Before Anders is shot, one of the bank robbers tells him to look up at the ceiling. Instead of cautiously handling this violent situation, Anders looks up and focuses on the ceiling’s mural, which he characterizes as amateur artistry. In his mind, Anders elaborates on what he perceives to be poor artistic decisions: he describes the ugliness of the painting’s subjects and the repetitiveness of certain elements, such as the facial expression of the painting’s cherubs. Lastly, he focuses on a scene between two ancient figures, Zeus and Europa, and criticizes how the artist drew them in a comical and overdramatic style. Zeus and Europa are characters from classical Greek myth, a part of history that Anders, in his youth, used to respect and admire. As an adult, however, the painted ceiling and its classical backdrop are targets of Anders’s scorn and cynicism. The painted ceiling thus represents the majesty and tradition of art, concepts that no longer impress Anders: he used to be moved by such things, but now he chooses to criticize and mock them.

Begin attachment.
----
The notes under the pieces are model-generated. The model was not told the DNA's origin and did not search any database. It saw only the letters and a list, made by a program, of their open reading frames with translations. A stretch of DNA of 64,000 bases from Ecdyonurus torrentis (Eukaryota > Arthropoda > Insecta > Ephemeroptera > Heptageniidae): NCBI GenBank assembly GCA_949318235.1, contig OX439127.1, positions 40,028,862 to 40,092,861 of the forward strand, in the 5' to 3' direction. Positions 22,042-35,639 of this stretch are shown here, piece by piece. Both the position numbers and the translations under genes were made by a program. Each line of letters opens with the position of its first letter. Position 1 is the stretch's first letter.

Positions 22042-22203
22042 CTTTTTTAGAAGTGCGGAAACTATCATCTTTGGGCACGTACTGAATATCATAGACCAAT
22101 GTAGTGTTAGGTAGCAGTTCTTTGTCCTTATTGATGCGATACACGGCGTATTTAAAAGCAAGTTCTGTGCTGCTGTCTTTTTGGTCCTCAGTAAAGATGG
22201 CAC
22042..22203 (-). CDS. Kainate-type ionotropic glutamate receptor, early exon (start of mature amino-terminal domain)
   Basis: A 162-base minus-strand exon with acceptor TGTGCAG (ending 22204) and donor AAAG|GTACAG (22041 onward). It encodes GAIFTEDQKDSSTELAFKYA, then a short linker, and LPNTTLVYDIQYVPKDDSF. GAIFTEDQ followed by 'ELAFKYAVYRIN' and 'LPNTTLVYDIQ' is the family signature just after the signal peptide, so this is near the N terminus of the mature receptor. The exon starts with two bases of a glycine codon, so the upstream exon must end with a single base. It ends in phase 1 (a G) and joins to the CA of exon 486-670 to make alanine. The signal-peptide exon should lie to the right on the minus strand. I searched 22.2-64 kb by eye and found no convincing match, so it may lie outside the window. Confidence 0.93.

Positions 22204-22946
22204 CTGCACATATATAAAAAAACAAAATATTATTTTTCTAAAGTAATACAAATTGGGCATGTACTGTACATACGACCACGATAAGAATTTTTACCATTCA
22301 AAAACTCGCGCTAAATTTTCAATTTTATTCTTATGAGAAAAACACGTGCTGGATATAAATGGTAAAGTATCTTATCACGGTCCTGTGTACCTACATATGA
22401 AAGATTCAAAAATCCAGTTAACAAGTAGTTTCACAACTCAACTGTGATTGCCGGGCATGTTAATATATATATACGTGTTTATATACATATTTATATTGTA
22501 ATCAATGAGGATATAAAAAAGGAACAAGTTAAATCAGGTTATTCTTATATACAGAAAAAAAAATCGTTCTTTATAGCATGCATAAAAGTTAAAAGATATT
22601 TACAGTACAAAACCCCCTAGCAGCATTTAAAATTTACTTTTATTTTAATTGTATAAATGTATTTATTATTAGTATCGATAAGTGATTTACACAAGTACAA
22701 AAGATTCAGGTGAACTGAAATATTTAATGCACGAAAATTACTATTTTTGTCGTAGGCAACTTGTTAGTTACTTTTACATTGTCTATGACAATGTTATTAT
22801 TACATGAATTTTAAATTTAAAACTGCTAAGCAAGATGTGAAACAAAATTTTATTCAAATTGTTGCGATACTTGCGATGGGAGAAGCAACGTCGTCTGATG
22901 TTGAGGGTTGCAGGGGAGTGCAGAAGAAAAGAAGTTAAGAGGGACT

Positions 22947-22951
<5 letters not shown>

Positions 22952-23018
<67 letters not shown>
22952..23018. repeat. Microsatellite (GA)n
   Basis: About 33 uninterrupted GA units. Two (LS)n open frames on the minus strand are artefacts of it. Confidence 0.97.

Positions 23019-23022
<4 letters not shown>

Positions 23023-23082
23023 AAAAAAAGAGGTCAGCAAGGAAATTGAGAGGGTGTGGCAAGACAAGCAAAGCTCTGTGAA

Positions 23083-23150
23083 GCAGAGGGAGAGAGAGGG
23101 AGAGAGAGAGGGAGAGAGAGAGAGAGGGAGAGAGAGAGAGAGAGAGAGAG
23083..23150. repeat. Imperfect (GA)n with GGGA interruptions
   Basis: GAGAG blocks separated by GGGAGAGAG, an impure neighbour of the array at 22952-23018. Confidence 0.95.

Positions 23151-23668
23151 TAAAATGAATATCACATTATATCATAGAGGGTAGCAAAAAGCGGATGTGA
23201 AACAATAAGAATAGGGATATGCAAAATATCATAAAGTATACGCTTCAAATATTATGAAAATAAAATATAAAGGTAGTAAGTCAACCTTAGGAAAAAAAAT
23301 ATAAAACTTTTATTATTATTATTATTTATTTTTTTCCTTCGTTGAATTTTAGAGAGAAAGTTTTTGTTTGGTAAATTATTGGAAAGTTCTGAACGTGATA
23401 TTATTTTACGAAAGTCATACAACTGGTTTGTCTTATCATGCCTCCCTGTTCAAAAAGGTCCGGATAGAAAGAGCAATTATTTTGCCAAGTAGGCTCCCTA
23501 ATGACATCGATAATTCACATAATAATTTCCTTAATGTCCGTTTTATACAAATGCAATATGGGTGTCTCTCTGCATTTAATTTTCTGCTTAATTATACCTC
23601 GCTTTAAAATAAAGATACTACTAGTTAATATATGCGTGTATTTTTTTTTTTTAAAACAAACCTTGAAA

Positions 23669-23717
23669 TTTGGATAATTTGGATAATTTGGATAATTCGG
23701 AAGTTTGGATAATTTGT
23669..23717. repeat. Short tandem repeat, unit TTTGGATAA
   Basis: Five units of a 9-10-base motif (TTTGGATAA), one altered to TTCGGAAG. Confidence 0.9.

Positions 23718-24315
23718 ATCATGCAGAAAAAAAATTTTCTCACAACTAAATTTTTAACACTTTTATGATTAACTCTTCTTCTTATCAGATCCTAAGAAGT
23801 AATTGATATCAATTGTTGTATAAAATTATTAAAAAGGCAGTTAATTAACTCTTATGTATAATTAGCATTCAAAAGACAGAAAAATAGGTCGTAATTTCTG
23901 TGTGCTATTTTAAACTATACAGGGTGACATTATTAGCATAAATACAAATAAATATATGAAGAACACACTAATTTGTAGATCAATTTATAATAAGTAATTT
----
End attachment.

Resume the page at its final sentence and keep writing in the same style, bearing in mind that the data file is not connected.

The Painted Ceiling Quotes in Bullet in the Brain
The domed ceiling had been decorated with mythological figures whose fleshy, toga-draped ugliness Anders had taken in at a glance many years earlier and afterward declined to notice. Now he had no choice but to scrutinize the painter's work. It was even worse than he remembered, and all of it executed with the utmost gravity.